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Salvage treatment for lymph node recurrence after radical resection of esophageal squamous cell carcinoma

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Abstract

Background

Patients with regional lymph node recurrence after radical resection of esophageal cancer have poor therapeutic outcomes. Currently, there is no standard treatment for regional lymph node recurrence, and its prognostic risk factors are not well-understood. This study retrospectively analyzed 83 patients with postoperative regional lymph node recurrence after radical resection of esophageal squamous cell carcinoma. The aim was to evaluate the clinical efficacy and prognostic factors of salvage radiotherapy with or without chemotherapy in these patients.

Methods

The survival and prognostic factors of 83 patients with esophageal squamous cell carcinoma with regional lymph node recurrence after radical surgery were retrospectively analyzed. All patients underwent radiotherapy, of which 74 patients received volumetric modulated arc therapy (VMAT), 9 patients received three-dimensional conformal radiation therapy (3DCRT), administered using a conventional segmentation protocol with a dose distribution range of 50.4–66.2Gy (median dose of 60Gy). In total, 41 patients received radiotherapy alone, 42 received radiotherapy combined with chemotherapy, and the concurrent chemotherapy regimen was mainly composed of either platinum or fluorouracil monotherapy, except for 4 patients who were given 5-fluorouracil plus platinum (FP) or paclitaxel plus platinum (TP).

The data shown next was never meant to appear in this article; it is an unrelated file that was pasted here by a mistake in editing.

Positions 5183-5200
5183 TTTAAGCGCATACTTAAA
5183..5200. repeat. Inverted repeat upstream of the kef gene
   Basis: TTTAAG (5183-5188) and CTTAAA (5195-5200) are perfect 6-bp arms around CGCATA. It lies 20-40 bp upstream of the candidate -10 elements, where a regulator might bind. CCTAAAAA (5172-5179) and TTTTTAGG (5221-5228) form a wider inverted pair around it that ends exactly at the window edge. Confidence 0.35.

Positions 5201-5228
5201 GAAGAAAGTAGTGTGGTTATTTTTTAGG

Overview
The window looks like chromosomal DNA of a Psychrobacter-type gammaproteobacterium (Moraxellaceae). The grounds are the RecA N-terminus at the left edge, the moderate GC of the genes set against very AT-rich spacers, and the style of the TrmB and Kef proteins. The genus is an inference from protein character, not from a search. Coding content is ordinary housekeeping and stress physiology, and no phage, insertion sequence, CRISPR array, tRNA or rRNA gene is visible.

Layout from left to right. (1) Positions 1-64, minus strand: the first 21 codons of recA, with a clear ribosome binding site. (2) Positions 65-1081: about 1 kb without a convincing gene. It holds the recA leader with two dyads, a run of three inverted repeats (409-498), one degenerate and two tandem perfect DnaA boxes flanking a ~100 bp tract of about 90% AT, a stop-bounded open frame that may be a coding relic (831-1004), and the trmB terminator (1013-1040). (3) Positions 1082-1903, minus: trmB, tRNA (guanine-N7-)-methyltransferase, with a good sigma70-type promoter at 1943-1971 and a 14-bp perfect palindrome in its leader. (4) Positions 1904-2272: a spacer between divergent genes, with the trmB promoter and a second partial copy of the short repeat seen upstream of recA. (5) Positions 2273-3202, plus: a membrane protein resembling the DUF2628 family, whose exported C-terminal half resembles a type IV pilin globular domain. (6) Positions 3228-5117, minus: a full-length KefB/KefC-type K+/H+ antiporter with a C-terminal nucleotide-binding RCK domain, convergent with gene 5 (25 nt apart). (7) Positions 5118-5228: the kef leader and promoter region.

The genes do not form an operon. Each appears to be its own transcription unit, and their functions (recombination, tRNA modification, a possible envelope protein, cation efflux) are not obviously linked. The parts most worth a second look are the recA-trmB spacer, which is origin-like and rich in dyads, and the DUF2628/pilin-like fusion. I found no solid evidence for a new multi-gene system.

Results

The median follow-up time was 24 (range, 9–75) months. The overall survival (OS) rates at 1 year, 2 years, 3 years, and 5 years were 83.0, 57.1, 40.1, and 35.1%, respectively. The median overall survival (OS) time was 18 (range, 5–75) months. The 3-year survival rate was 47.5% in patients with radiation alone and 41.9% in patients receiving concurrent chemoradiotherapy(p = 0.570), while the response rate (CR + PR) in those two groups was 73.2 and 91.4%, respectively. By multivariate analysis of OS, age (worse in younger patients, p = 0.034) was found to be significantly associated with disease prognosis. The commonly toxicities were esophagitis, neutropenia and anemia. 18% patients experienced grade 3 toxicity and no treatment-related death occurred.

Conclusions

These results of this retrospective analysis suggest that radiotherapy with or without chemotherapy is an effective and feasible salvage treatment for lymph node recurrence after radical resection of esophageal squamous cell carcinoma.

Introduction